Grayscale Bitcoin Trust (GBTC), the world’s largest Bitcoin fund, hit new discount lows on January 18th.
As per financial analysis firm YCharts, the discount, or the proportion by which the share price of GBTC is less than the price of the trust’s underlying bitcoin, has declined by 28.29 percent.
This discount is the largest in years for the GBTC
Since February 2021, Grayscale Bitcoin Trust has been in discount mode. Although the discount level seldom dipped below 20%, the bitcoin fund has been functioning without producing premiums.
Notwithstanding bitcoin’s continuous decline, there are some additional reasons why Grayscale Bitcoin Trust has failed to make a profit for its investors.
To begin with, demand for GBTC has been declining, despite the rising interest in alternative investment vehicles that give indirect bitcoin exposure.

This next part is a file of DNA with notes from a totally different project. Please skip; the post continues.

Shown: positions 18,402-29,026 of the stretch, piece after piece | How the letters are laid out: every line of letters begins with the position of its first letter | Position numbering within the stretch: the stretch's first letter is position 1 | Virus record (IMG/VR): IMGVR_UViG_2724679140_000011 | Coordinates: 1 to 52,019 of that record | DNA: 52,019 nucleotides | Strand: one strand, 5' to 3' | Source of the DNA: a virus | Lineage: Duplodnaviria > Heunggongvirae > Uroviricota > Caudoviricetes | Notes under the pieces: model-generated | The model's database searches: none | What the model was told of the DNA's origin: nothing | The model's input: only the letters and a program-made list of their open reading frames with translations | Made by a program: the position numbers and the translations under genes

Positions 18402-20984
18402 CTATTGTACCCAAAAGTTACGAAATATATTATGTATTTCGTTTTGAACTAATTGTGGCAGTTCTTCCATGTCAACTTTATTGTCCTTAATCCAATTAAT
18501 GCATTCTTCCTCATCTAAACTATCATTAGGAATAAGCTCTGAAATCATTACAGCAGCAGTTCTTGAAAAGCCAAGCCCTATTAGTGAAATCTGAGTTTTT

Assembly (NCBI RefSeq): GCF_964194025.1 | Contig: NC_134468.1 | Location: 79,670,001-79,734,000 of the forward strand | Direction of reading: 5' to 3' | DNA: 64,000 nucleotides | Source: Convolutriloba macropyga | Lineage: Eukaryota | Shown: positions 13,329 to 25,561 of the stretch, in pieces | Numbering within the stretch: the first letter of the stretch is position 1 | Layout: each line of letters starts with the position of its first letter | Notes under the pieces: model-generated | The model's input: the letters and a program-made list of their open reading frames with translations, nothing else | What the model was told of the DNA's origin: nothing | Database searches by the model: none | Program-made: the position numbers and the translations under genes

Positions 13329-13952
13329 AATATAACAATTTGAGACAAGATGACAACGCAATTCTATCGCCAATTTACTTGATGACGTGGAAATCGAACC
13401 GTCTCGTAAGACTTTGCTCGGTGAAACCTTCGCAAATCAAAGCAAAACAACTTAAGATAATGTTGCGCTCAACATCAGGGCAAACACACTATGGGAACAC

Exchange-traded funds (ETFs) are one such alternative since they provide cheaper and more flexible services than the Grayscale Bitcoin Trust.
The yearly management cost for GBTC, for example, is 2%, while ETFs are about 1%. To make matters worse, GBTC used a complicated structure and a limited amount of shares that could only be redeemed after six months rather than when an investor needed them.
Although multiple wealth management organizations have submitted ETF applications with the SEC, notably Grayscale, the world’s first bitcoin ETF officially started in Canada last year, the United States Securities and Exchange Commission (SEC) has yet to approve any Bitcoin ETFs. In August 2021, the bitcoin trust filed a request with the Securities and Exchange Commission (SEC) to transform GBTC into an exchange-traded fund.
Grayscale Bitcoin Trust, founded in 2013, quickly became one of the most popular BTC investment vehicles for institutional investors, allowing them to invest in the leading cryptocurrency without actually possessing it.
Grayscale Bitcoin Trust has about $27 billion in assets under management at the moment.